For more than 50 years, Laura Lee Simon played a pivotal role in Westport life. She was a leader in a wide range of public and private local, state and national organizations, from human services to public broadcasting.
Her lifelong passion was advocating for children, and providing opportunities for them — particularly those who were underserved. One example: In the 1960s, she was a key organizer of Project Concern. The program — controversial at first, then recognized by all for its great value — brought students from Bridgeport into the Westport schools.
She lived in Westport from 1956 to 2016. Her husband of 65 years, John Simon, was a Westport civic and cultural leader until his death in 2015.
Laura Lee Simon died yesterday in White Plains, New York. She was 90 years old. Her family says she had been in ill health for a long while. Here is a bit of her inspiring life.
She was a founding member of the Connecticut Commission on Children, and served as its chair for 10 years. She was the first woman to chair Connecticut Public Broadcasting, and was vice president of the Connecticut Child Welfare Association and the Connecticut Association for Human Services.
She was a founder of the Bridgeport Child Advocacy Coalition, an adviser to the Stepping Stones Museum for Children, and chair of the Museum’s Community Partners Council.She was involved with numerous other state and national organizations, including serving as Connecticut chair of a 6-state National Crime Prevention Council initiative to develop policies that promote healthy, safe, smart caring communities for children to grow.
She was responsible for the first Harris Poll to ascertain Connecticut citizens’ view of prevention; organized the first media roundtable of its kind in Connecticut to bring media, policymakers and practitioners together to determine how best to tell the story of Connecticut’s children; and helped generate support for the creation of the executive branch’s Prevention Council.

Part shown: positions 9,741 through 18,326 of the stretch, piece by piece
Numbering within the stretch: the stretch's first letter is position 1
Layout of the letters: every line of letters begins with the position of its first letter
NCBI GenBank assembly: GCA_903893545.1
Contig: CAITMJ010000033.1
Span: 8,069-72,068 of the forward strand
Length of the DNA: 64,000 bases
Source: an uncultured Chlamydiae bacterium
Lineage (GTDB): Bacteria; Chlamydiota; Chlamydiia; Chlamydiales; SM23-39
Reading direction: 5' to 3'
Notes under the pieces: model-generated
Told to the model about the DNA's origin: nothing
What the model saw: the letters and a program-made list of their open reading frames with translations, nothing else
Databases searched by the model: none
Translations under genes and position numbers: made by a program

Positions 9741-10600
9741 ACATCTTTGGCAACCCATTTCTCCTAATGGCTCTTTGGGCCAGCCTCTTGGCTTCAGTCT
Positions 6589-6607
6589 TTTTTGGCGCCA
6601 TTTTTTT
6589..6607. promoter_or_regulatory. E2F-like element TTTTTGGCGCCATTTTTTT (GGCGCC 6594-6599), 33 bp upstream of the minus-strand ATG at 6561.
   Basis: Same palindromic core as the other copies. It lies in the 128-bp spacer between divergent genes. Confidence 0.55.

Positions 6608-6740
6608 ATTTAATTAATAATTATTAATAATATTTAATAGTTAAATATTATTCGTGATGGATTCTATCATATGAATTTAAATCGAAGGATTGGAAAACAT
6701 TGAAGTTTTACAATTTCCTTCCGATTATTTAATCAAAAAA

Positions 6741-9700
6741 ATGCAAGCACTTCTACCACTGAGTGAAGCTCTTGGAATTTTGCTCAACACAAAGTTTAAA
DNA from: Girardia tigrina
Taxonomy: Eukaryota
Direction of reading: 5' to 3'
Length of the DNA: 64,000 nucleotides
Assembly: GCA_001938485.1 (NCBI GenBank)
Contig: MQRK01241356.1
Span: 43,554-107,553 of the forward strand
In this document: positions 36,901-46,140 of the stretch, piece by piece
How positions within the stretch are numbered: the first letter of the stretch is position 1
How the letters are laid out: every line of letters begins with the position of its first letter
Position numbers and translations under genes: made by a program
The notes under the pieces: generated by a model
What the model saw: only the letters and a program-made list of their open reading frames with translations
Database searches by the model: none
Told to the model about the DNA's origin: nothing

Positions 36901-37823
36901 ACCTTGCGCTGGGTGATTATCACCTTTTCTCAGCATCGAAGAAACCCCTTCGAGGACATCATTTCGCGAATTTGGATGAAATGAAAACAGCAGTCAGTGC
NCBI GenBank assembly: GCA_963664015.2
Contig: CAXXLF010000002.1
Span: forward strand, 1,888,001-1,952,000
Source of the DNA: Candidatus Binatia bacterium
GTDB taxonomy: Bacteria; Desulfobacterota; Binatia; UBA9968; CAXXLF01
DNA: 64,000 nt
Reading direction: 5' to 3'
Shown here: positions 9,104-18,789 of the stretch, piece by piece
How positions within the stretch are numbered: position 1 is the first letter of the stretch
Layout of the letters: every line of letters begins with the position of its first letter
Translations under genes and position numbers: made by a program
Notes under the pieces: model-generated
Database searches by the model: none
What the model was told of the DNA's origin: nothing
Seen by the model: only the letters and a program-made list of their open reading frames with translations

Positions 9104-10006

She forged a coalition between the Commission on Children, Connecticut Public Broadcasting, the Committee on Economic Development and the National League of Cities to mount a public education campaign, “Kids for Connecticut,” to promote policies to assure children’s health, safety and learning.
She chaired the Committee on Public Expenditures for Connecticut’s Children to develop the first state children’s budget in the country as a trustee of the Southport Institute for Policy Analysis, and as state chair of the White House Conference on Families and its follow-up National Task Force.
She spent 15 years as a board member of the National Social Welfare Conference, a member of the National Advisory panel of the Child Care Action Campaign, chair for 15 years of the Stauffer Westport Fund, and a member of the Children’s Committee of the Council on Foundations.
Laura Lee Simon earned numerous awards and citations, including the June Goodman Award from the Connecticut Association for Human Services, the Connecticut Psychological Association Award for Service to Children, the Women Who Dare to Make a Difference Award from the National Council of Jewish Women, the Community Leadership Award from the Junior League, the United Nations Association Award to Outstanding Women in Connecticut, the Connecticut Secretary of State’s Public Service award, and the Stepping Up for Children Award from the Stepping Stones Museum for Children.
She was honored by Connecticut Public Broadcasting at its Founders Celebration, by the United Way for a lifetime of excellence in community engagement work, and by 2 gubernatorial proclamations of “Laura Lee Simon Day” in 2001 and 2003.
Laura Lee Simon was born in Syracuse, New York in 1929. Her family moved in 1939 to New York City, where Laura Lee attended Julia Richman High School. She held a B.A. in psychology and political science from Syracuse University, and an M.A. in guidance from Teachers College, Columbia University.
She is survived by her daughter Terri Simon of Scarsdale, New York; her sons Andrew Simon of Manhattan and James Simon of Connecticut; 7 grandchildren; a great-granddaughter, and her brother, Michael Reeder, of Boynton Beach, Florida.
Contributions in her memory may be made to Stepping Stones Museum in Norwalk.